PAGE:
When I wrote about Price-to-Sales, I called it the King of Value Factors quoting Jim O'Shaughnessy, who found that this was the best-performing Value factor for US stocks from 1951-2003. What was notable was how badly the decile with the highest Price-to-Sales did. This generated just a 3% compound return, less than inflation for the period:


One thing is clear from this long-term study: investors really don't want to be in the highest Price-to-Sales stocks. However, 2003 is a long time ago and reflects a general market nadir, which may have undue influence on the results. When Gray and Carlisle did their pretty exhaustive study into which value factor performed the best, using 1971-2011 data, Price to Sales didn't even make the running.


Reader @iwright7 pointed out in the comments that there have been some more recent studies than this. For example, in 2014, Jim O'Shaughnessy’s son Patrick suggested screening for EV/FCF <10 as a good Value metric. He also quoted the following research called An Update on the Valuation Metric Horserace: 2011-2015, also by Wes Gray, with Jack Vogel, which concluded:

B/M REALLY stunk.
Enterprise multiples stunk (although variations such as EBIT/TEV were a bit better).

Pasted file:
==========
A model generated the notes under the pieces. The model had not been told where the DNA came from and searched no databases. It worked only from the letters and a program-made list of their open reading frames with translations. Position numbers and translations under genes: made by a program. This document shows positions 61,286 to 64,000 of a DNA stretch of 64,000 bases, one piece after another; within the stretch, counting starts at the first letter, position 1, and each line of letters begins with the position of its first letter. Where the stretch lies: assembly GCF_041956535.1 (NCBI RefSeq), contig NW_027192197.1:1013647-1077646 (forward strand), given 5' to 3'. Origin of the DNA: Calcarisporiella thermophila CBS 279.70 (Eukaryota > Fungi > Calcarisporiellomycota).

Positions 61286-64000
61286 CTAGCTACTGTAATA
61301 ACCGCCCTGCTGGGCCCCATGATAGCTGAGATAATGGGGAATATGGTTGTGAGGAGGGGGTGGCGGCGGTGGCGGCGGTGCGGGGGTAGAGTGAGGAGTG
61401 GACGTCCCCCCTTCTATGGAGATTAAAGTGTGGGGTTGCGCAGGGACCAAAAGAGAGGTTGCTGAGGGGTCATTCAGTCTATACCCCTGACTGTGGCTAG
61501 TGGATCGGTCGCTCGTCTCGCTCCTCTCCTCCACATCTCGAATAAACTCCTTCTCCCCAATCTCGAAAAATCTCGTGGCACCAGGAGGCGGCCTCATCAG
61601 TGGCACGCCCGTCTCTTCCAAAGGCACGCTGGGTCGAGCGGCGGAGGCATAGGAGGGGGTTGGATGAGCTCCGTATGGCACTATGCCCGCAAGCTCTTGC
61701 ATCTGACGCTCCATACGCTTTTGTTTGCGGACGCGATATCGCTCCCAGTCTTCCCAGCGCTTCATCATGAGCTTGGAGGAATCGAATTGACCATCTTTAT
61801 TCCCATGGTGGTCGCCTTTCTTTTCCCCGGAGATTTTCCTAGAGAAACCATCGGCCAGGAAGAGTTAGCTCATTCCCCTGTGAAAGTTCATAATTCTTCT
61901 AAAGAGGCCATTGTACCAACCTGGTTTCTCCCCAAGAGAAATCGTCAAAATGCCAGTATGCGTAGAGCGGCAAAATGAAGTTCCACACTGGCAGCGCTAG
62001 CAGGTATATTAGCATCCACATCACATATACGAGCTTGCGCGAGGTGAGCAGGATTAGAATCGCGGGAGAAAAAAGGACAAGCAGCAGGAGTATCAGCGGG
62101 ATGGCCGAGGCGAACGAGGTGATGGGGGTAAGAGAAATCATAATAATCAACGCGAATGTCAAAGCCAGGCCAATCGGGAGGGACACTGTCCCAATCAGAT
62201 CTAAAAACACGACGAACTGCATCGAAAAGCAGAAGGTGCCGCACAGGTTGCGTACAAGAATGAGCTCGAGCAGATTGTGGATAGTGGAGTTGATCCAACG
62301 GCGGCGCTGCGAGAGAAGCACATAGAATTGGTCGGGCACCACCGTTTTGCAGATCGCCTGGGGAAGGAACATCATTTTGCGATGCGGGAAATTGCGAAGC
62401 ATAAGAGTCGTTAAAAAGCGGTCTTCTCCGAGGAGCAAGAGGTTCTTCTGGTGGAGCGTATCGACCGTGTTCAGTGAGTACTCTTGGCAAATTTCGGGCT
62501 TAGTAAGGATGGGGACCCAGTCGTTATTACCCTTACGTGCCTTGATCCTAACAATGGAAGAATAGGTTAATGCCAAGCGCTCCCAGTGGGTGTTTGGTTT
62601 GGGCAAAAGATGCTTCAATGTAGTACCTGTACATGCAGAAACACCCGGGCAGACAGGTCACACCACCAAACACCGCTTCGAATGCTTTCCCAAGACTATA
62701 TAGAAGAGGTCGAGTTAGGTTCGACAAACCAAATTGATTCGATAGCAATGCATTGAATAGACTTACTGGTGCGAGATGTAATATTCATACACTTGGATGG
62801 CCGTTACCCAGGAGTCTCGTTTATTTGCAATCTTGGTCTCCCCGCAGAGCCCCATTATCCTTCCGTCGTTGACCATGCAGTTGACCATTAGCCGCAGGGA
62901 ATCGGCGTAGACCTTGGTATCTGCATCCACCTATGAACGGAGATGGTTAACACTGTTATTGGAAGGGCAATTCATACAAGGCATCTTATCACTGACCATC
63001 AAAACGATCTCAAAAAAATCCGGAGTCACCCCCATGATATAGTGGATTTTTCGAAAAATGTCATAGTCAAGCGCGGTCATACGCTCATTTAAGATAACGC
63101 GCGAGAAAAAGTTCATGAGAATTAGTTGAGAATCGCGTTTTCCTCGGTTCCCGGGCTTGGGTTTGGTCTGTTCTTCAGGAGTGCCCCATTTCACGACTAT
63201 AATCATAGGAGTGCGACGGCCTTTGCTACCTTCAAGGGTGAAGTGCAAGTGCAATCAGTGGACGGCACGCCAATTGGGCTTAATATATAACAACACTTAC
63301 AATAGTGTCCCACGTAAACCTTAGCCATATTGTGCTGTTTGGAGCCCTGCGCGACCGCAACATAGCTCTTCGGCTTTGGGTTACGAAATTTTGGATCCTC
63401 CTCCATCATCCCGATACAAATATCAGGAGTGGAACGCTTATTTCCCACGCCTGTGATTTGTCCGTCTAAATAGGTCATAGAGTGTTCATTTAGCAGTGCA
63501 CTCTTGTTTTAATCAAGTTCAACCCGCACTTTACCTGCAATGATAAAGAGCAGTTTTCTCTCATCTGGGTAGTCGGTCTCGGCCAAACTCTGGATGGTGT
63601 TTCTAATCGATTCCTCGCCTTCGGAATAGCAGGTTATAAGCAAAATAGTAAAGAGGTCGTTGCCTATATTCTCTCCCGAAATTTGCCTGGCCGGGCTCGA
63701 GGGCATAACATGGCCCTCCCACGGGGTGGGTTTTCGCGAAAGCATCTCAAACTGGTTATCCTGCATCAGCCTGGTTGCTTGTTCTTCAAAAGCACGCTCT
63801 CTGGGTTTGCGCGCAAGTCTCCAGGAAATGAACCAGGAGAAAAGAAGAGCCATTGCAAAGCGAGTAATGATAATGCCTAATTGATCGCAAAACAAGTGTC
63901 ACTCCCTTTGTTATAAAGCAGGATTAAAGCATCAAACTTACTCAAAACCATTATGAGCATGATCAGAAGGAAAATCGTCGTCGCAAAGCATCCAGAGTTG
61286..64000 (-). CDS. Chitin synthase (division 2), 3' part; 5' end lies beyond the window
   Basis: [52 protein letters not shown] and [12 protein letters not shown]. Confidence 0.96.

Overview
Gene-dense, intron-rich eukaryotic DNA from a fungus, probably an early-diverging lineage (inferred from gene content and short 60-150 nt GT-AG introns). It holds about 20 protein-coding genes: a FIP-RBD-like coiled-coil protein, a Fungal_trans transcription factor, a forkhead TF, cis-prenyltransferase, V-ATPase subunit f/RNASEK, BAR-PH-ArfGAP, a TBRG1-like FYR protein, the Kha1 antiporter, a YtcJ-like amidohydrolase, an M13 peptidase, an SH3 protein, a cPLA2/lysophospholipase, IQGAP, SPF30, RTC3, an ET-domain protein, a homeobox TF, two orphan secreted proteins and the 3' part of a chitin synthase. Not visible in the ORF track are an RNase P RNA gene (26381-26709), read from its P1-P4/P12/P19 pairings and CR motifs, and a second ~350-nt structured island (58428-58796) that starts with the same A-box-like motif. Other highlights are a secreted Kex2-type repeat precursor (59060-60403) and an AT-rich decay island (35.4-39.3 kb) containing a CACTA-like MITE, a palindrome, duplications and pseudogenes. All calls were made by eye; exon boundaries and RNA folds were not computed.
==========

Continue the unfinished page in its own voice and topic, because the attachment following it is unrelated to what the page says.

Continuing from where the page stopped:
E/M (which represents P/E) were lame.
Gross profits / TEV results were pretty solid.
FCF/EV was great!

So we now have data as recent as 2015, which suggests we should be looking at EV/FCF. And I agree FCF is an excellent value metric. At the end of the day, a business is worth the net present value of the cash it returns to shareholders over its life. Producing large amounts of cash flow now, which could be returned to shareholders if appropriate, is a good sign.

It is tempting to think that we could build a very simple screen taking the lowest decile on EV/FCF (we want companies with the highest FCF), exclude the very smallest companies and invest in the whole set to generate market-beating returns. Something like this:


However, we must be careful about throwing away all the other Value metrics. The results that Gray & Vogel are referring to are for the five years from 2011-2015. When they look at the full sample from…

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